Sunday 16 June 2019

Why should religious order wield more power in hospitals than Minister for Health?

Master of the NMH, Rhona Mahony, said the nation’s maternity hospitals were “falling down” and “not fit for purpose”.
Master of the NMH, Rhona Mahony, said the nation’s maternity hospitals were “falling down” and “not fit for purpose”.
Colette Browne

Colette Browne

The battle between St Vincent’s Healthcare Group (SVHG) and the National Maternity Hospital (NMH) boils down to one thing: should a religious order have ultimate control over the State’s maternity services?

The State funds St Vincent’s Hospital to the tune of more than €200m a year, yet despite this mammoth sum an order of nuns wields more power at the hospital than the Minister for Health.

Contrary to the recommendations of the National Maternity Strategy and the express wishes of acting Minister for Health Leo Varadkar, the Masters of all three maternity hospitals in Dublin and the Chairman of the Institute of Obstetricians and Gynaecologists of Ireland, SVHG is refusing to allow the construction of a new €150m maternity hospital on its Elm Park campus unless it controls corporate governance at the facility.

Why might this be problematic? The sole shareholders of SVHG, with fixed assets of €531m, are the Religious Sisters of Charity, while its primary mission statement is “to bring the healing love of Christ to all we serve”.

Now, this is a perfectly fine sentiment for a religious institution to espouse, but what place does it have in a State maternity hospital where medical decisions must be based on clinical need and not religious ethos?

With wide support for a broadening of access to abortion services in the future, and legislation regulating IVF and surrogacy coming down the tracks, the prospect of a religious order being responsible for maternity services should ring loud alarm bells.

Dr Peter Boylan, the chairman of the Institute of Obstetricians and Gynaecologists of Ireland, has explicitly said his professional organisation has deep concerns about the Sisters of Charity exerting any control over maternity services.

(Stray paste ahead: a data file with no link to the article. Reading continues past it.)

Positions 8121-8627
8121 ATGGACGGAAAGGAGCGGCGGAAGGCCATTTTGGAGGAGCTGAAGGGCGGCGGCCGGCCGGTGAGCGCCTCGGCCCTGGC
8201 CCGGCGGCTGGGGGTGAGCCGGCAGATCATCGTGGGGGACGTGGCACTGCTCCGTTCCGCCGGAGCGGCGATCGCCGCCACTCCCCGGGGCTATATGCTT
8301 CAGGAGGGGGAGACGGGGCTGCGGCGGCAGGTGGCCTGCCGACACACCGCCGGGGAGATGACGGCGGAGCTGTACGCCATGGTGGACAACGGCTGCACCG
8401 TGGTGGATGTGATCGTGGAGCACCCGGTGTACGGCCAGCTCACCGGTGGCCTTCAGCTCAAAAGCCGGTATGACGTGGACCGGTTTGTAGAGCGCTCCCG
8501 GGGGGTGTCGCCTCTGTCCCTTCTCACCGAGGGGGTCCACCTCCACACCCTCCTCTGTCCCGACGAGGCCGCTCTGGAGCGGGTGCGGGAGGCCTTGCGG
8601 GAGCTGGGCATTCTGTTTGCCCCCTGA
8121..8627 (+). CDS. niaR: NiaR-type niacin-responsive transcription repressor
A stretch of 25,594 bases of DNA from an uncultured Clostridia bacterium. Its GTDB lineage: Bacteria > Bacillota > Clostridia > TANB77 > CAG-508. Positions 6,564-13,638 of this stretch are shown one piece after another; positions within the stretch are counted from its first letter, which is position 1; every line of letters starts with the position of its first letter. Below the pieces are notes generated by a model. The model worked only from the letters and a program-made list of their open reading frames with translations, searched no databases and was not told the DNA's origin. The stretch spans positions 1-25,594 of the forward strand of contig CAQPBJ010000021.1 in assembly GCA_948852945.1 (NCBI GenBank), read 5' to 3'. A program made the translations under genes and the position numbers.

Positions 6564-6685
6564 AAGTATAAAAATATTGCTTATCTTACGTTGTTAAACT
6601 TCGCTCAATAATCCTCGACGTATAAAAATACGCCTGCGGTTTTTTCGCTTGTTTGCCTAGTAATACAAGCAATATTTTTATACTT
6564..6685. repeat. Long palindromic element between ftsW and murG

“Catholic-controlled hospitals around the world forbid the provision of modern contraceptive services, IVF, sterilisation operations, and gender-reassignment surgery. We also have concerns in this respect about the implementation of the Protection of Life in Pregnancy Act,” he said.

In response, SVHG has derided these claims as “sensationalist” and insisted its proposal would ensure the NMH had full “clinical autonomy” and independent control over human resources and finance.

However, if this is the case, why is it so determined that the NMH must dissolve its own board and agree to cede control for corporate governance to SVHG before the project can proceed? Its demand is unprecedented, given St James’s Hospital made no such stipulation when a new National Children’s Hospital was proposed for its site.

For its part, the NMH is clear the demands of SVHG amount to “no less than a complete takeover of NMH by the Religious Sisters of Charity”, who, it should be noted, have no track record of providing maternity services.

The request is also audacious given the director general of the HSE, Tony O’Brien, last year told the Public Accounts Committee there were “serious outstanding issues concerning overall governance arrangements” in SVHG which necessitated an audit by forensic accountants.